Dhaka, Bangladesh (BBN)-Bangladesh would sign a memorandum of understanding (MoU) with Nepal within a month for importing hydroelectricity.
“The government had made a significant progress in importing electricity from Nepal and Bhutan via India, as the MoU would enable Bangladesh to invest there in hydroelectricity and import the output,” State Minister for Power, Energy and Mineral Resources Nasrul Hamid said, reports The Gulf Times.
The state minister highlighted the government’s different development initiatives to ensure energy security aimed at making the country a middle-income country by 2021.
He said the power generation capacity reached to 15,351 megawatt (MW), three times higher, and the number of beneficiary reached 80 per cent from 47 per cent before 2009.
“We have to install power plants having capacity of 9,000MW more for fulfilling the government’s commitment of 24,000MW electricity by 2021, as now the power generation capacity reached to 15,351MW,” Nasrul added.
He said the government targeted to install 20mn prepaid meters in the country and 1mn in the capital city.
He said, “We are going to introduce smart meter to make the power sector hassle free.”
“The government under the bold and dynamic leadership of Prime Minister Sheikh Hasina is working relentlessly to provide uninterrupted electricity at a fair price,” Nasrul said.
He said the government is set to introduce two policies in a month to regulate price of liquefied natural gas (LNG) as well as to ensure safety in bottling, transportation and use.
The power and energy ministry would also introduce price policy for LPG, he said, adding, “The government is trying to make LPG a popular fuel for household users and the LPG would also be used in industries instead of natural gas supplied on pipelines.”
He said that the government would begin supply of natural gas from imported LNG from June 2018, when current level of gas supplies would start declining.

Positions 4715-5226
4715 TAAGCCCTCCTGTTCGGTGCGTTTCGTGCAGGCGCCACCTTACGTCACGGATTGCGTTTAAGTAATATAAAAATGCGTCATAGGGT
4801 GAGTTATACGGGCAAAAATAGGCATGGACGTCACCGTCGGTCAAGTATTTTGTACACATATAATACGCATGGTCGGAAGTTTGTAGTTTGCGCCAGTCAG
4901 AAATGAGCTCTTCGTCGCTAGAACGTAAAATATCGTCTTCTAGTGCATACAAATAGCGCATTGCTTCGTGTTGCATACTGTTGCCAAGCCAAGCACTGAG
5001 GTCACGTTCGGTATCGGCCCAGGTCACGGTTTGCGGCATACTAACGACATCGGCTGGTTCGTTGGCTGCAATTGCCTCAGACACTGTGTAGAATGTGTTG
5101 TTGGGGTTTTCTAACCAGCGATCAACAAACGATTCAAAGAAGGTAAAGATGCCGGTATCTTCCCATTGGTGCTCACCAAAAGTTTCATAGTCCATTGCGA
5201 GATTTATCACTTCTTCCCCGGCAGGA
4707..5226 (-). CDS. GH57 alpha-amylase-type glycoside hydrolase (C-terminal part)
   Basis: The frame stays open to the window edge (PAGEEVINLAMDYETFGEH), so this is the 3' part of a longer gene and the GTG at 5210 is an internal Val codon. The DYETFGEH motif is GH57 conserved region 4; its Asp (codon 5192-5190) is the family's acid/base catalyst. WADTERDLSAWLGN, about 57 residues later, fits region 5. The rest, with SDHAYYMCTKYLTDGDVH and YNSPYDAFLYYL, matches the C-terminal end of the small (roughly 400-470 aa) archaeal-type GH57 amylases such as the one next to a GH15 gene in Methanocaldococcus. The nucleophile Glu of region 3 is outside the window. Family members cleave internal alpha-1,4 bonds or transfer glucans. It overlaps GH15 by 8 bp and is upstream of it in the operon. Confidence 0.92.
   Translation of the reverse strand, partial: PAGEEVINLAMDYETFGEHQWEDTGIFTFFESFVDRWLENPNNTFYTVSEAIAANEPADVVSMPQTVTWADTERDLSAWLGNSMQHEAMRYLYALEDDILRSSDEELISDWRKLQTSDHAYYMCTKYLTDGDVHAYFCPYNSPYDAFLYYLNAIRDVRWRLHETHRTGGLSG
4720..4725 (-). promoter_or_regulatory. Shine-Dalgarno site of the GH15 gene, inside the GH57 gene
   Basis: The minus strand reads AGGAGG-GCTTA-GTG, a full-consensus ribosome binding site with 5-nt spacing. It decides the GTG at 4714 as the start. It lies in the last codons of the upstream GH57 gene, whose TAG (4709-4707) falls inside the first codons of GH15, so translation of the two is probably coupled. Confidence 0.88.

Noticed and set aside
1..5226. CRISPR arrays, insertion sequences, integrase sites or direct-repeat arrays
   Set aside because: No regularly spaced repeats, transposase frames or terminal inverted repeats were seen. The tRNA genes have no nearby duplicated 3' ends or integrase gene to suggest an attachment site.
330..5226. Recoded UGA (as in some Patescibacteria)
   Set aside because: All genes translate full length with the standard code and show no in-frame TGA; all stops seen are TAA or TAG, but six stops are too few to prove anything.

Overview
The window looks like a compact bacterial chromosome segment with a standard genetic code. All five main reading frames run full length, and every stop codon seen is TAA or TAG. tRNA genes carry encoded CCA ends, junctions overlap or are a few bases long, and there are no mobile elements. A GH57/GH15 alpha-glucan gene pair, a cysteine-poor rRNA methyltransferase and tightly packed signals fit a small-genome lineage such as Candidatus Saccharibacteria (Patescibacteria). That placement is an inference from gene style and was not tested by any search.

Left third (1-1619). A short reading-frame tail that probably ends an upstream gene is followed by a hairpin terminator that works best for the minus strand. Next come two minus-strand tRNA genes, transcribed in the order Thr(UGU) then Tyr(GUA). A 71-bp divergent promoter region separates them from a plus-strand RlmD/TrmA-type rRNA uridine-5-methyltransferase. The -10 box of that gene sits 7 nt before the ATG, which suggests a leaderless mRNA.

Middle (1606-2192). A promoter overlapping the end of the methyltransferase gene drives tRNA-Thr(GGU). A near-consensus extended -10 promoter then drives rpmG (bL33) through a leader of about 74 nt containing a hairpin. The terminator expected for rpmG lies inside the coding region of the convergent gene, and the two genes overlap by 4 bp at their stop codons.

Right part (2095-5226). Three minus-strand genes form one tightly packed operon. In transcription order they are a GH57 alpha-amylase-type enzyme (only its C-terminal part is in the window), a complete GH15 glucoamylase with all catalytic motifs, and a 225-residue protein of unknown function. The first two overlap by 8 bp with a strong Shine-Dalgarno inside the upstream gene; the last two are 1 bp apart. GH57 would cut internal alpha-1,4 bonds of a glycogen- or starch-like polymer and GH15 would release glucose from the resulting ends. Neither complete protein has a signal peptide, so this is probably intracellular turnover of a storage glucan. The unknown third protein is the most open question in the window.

Hamid reiterated the government’s stance on the Rampal power project, some 70kms off the Sunderbans forest, as the coal-fired power plant would not affect biodiversity of the mangrove forest.
He said Bangladesh-India Friendship Power Company would soon sign the credit agreement with the Indian EXIM bank for implementation of the project.
The company is a 50-50 joint venture of Bangladesh Power Development Board and India’s National Thermal Power Corporation.
Earlier, Prime Minister Hasina rejected concerns of some global leaders, including former US vice president Al Gore, over the power project.
They were talking at the plenary session in an international conference on fight against climate change held in Davos of Switzerland by the World Economic Forum (WEF).
About the large-scale use of renewable energy, solar in particular, Hamid said that it is a luxury of the developed countries where the per capita power consumption is 17,000 units or kilowatt-hours or more.
But the per capita power consumption is 350 units in Bangladesh, he said, adding that high cost of renewable energy is still a big challenge for its large-scale use in developing countries.
The minister said most of the developed countries installed coal-based power plants and now they have been shifting to renewable energy.
He said the government is trying to speed up the process of providing power connections in the shortest possible time, which has already been accelerated significantly.